• Andrew Johnston

The Million-Word Novel: More on Long Novels and Word Count

I'd like to go into a bit more detail on novel length. The previous post was analysis, this is opinion. I've written several times on verbosity in novels in the past, and maybe it's time to look at why I think it's a bad idea.


Even today, books are judged by their length - people are just impressed by big, thick, heavy books. Admit it - if you walk into someone's office or home and see a two inch-thick copy of some arcane novel sitting out on their desk, it sways your opinion of that person just a little bit. In our culture, it's a truism that good novels, classic novels, intelligent novels are distinguished by their size, and even the existence of classics such as The Sun Also Rises and As I Lay Dying that are shorter than "standard" novels does little to sway this view.


I always thought this might change with digital publishing - when the book doesn't exist as a discrete object, it's harder to be impressed by its length. As it turns out, I'm dead wrong. From every source I've read, people are eager to download books that have high word counts, page counts, or file sizes. They want to get their money's worth, I guess.


Why Do We Write (And Publish) Long Novels?


For all the gravitas, writing a long book is a serious gamble. Many agents will flatly turn down a long novel by a first-time author, and argument won't change their minds. Let's consider some real-world examples of massive books.


Long and Short of It

A few caveats here: First, this is obviously not a complete listing of the world's largest books, merely a sampling of those commonly mentioned in lists but excluding some of the more, let's say idiosyncratic items. Second, there can be a lot of disagreement on word count, especially with books not originally in English.


With those points out of the way, let's make some observations:


1. Long novels have good reason to be so long.


The longest book I've ever personally read was the Moss translation of Romance of the Three Kingdoms. Three Kingdoms is a historical romance (as in an heroic epic, not a love story) which chronicles the collapse of the Han Dynasty and the period of disunity that followed. It's probably one of the most famous and celebrated pieces of literature in the world. I might compare its significance to the legend of King Arthur, but even that may be underselling it a bit.


But in a weird sort of way, Three Kingdoms is not that long. The novel opens in the year 169 and concludes in 280 - 112 years of history. Given that I've seen books on the 5-year American Civil War run to 250k words or more, that's pretty damn lean. It's at least shorter than another common sight on long novel lists, the Indian historical novel Ponniyin Selvan, which tops 900k words.


A novel covering the history of an empire can be very long, but so can one covering the history of a family. Titans in this category include The Dream of the Red Chamber (840k) and Kalimar (950k), as well as Tolstoy's most celebrated works. These stories might not seem as epic, but they can be every bit as complex as the big historical narratives.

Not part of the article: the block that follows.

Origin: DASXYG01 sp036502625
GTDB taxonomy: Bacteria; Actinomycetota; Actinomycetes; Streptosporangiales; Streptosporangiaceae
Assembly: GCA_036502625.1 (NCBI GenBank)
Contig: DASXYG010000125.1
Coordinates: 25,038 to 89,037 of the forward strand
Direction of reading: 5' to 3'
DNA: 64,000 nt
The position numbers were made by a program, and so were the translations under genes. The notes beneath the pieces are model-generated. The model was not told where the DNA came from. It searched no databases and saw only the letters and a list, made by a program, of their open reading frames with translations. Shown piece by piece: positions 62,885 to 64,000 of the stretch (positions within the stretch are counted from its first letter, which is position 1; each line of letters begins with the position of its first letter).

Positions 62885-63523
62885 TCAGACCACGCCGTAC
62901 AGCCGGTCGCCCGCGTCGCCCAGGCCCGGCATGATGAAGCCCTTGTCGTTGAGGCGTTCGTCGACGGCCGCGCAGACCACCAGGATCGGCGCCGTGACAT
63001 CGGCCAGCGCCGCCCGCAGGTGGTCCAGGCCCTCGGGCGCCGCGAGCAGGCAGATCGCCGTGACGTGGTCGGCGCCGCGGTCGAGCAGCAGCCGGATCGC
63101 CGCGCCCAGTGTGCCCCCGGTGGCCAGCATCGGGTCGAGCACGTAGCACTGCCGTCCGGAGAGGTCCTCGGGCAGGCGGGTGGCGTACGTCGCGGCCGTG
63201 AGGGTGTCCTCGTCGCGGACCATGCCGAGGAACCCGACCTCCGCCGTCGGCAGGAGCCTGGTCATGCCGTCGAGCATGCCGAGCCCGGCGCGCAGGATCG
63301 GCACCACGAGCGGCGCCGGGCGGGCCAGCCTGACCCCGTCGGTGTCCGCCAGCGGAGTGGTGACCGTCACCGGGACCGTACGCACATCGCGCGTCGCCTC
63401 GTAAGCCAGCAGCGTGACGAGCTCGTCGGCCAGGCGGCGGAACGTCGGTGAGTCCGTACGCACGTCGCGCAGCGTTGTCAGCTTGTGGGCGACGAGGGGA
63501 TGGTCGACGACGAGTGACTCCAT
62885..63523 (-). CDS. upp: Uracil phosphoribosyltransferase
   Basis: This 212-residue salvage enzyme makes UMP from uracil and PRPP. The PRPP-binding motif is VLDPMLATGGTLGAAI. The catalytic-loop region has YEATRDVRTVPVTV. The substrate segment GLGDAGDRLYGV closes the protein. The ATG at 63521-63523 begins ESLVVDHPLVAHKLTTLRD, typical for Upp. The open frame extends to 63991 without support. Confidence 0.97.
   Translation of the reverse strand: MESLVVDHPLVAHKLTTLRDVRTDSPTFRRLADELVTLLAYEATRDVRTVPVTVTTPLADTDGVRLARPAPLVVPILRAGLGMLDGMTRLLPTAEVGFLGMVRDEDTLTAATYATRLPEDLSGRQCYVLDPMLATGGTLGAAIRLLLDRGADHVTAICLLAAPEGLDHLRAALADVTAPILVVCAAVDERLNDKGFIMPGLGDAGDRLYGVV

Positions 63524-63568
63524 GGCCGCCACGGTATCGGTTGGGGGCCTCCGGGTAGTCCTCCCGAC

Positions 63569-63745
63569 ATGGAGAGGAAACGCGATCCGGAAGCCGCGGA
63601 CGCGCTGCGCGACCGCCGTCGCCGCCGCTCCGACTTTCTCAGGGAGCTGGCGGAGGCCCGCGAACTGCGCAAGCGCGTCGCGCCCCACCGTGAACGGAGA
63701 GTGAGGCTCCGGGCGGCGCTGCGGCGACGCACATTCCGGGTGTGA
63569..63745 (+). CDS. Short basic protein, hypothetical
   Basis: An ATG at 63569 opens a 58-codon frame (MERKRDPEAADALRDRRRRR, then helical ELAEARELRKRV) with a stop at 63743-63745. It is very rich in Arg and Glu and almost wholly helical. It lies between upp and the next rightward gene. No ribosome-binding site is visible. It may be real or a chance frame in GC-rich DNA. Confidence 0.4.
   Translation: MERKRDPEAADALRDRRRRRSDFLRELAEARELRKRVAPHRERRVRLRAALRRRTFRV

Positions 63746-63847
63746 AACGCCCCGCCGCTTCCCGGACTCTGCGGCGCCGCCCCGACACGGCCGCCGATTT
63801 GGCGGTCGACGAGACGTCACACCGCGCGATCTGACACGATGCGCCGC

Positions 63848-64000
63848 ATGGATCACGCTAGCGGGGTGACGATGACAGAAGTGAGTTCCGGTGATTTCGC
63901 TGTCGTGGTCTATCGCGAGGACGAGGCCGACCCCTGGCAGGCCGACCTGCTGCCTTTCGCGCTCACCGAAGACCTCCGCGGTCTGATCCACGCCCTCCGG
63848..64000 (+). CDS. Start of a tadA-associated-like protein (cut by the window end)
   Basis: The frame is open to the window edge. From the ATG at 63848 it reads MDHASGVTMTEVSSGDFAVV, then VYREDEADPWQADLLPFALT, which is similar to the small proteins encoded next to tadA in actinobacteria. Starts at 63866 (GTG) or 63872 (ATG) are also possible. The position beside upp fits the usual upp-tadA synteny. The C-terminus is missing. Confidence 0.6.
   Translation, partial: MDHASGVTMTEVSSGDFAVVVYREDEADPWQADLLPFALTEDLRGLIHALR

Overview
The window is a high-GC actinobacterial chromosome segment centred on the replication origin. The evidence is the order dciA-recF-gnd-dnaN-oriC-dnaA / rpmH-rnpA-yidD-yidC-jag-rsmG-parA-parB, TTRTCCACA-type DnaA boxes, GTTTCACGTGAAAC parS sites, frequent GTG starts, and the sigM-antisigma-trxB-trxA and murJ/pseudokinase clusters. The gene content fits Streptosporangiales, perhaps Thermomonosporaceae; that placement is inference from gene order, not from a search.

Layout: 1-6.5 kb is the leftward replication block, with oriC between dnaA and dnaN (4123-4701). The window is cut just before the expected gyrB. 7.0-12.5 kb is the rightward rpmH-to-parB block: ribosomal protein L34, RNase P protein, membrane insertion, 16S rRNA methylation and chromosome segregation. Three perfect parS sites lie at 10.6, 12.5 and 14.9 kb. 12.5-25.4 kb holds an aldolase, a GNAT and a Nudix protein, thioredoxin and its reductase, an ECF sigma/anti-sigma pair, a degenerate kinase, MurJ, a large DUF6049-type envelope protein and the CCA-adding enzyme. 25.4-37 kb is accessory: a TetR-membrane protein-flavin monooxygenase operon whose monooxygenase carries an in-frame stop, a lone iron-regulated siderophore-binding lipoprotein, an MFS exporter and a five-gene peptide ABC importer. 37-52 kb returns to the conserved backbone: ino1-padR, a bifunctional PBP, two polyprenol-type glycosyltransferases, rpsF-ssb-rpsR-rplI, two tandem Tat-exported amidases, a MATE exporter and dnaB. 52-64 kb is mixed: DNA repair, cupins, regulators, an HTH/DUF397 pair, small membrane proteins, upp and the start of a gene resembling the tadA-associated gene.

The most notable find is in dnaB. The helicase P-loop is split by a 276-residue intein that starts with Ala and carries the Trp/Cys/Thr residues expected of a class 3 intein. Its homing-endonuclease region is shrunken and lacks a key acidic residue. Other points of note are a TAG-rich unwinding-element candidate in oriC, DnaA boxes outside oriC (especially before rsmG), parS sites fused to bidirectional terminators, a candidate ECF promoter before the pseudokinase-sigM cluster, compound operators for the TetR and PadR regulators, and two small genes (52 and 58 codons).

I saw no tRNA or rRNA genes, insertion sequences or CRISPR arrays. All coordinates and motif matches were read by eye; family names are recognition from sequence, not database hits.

Historical novels tend to run long because of their scope. Any story with a grand scope is more than justified in being very long. There's your first takeaway - if your novel is a brick, it had better be because there was a lot to write about.


2. Long novels are often experimental.


Per Guinness, the world's longest novel is Proust's In Search of Lost Time. Needless to say, anything resembling Proust is going to be a tough sell. Literary fiction is one of the hardest markets to crack even with a novel of reasonable length. Try to find an agent with your 300k word meditation on the meaning of life and be prepared for the worst.


This also goes for those more experimental works. Look around a bit and you'll find that the longest novel in existence is a 3 million+ word monster in which most of the text consists of the words "blah blah blah" over and over again. I'm sure there's a story behind that, and I really don't care to hear about it. All you need to know is that you don't have much of a chance unless you have the right connections.


3. Long novels are often split into series.


Many of the books on "longest novel" lists are actually multi-volume series. Les Miserables was once a five-book series, though it's rare to see it split up today. Romance of the Three Kingdoms comes in four volumes and given its provenance, it was likely written over time, almost a premodern serial.


The longest novels are almost inevitably released as a book series, and are defined as "novels" based on the author's intent. If the whole thing is meant to be read as a single story, then it's a single novel. J.R.R. Tolkien originally pitched The Lord of the RIngs as a single work that was split up into several books later on; L. Ron Hubbard's Mission Earth is a ten book series that is treated as a single 1.2 million word novel.


There are very basic practical reasons for this (a 2,000-word book presents some issues with binding and storage), but marketing reasons as well. If you are a fantasy author and approach an agent or publisher with an otherwise marketable novel that's over 160k words, expect to be asked to split it in two. It's not a bad idea, though - a series is an easier pitch than a single work, and splitting it up lets you make it as long as you want. The whole Harry Potter series is over a million words, and A Song of Ice and Fire will almost certainly top 2 million words when Martin finally finishes it.

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